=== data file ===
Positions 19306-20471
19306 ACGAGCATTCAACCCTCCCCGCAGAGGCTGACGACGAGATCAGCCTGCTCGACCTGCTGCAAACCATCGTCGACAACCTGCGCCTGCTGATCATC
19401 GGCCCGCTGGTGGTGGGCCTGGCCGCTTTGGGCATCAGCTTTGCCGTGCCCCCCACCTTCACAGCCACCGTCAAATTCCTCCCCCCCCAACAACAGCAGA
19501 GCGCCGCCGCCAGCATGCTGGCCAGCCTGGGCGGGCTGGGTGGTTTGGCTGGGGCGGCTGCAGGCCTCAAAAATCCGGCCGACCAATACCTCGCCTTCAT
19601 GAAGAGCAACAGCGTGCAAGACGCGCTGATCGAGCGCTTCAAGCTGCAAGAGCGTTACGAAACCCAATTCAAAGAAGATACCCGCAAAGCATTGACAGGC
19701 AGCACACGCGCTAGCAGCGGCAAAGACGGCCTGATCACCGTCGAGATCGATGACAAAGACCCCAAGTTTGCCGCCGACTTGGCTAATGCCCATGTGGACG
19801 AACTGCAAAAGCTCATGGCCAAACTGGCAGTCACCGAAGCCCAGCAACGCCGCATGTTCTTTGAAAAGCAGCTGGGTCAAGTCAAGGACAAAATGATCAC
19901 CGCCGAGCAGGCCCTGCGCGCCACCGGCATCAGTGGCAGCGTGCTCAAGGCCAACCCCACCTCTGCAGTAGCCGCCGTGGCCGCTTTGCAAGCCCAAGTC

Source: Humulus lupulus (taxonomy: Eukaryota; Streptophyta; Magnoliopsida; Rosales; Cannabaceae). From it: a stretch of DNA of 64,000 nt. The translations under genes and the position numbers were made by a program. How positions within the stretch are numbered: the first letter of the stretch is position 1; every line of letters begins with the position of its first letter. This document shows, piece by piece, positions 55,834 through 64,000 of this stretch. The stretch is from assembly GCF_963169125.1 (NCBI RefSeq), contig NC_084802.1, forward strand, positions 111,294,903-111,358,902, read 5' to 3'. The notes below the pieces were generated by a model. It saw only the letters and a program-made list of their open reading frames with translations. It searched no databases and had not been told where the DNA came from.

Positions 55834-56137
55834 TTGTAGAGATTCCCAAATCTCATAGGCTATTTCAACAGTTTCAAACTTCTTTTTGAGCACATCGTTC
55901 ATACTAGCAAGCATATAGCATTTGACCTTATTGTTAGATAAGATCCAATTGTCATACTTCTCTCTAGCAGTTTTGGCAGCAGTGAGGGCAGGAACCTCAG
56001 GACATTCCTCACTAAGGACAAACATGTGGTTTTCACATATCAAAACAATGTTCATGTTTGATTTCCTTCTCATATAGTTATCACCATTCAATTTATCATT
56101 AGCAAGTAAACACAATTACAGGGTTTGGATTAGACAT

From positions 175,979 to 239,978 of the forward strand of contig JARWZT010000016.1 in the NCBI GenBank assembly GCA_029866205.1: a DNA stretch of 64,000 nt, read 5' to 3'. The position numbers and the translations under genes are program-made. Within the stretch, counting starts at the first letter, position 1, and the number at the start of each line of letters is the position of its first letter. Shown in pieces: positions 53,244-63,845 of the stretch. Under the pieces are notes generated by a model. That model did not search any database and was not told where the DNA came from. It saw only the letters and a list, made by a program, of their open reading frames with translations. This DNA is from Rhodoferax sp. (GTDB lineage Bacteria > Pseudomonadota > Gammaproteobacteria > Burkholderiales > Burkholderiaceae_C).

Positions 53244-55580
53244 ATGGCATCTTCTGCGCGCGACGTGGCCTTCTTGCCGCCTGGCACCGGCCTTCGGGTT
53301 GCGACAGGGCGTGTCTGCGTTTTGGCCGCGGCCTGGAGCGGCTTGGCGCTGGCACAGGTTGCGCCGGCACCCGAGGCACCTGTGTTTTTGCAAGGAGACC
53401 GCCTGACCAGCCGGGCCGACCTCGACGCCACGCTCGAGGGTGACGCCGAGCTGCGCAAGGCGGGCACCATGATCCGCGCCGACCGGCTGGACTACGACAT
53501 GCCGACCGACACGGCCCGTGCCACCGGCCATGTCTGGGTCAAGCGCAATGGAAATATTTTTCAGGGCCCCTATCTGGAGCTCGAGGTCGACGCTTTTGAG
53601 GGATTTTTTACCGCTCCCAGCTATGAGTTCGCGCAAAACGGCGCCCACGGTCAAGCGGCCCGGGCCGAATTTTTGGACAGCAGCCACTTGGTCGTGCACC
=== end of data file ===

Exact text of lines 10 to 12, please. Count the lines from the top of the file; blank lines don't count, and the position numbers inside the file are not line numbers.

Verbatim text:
Positions 55834-56137
55834 TTGTAGAGATTCCCAAATCTCATAGGCTATTTCAACAGTTTCAAACTTCTTTTTGAGCACATCGTTC
55901 ATACTAGCAAGCATATAGCATTTGACCTTATTGTTAGATAAGATCCAATTGTCATACTTCTCTCTAGCAGTTTTGGCAGCAGTGAGGGCAGGAACCTCAG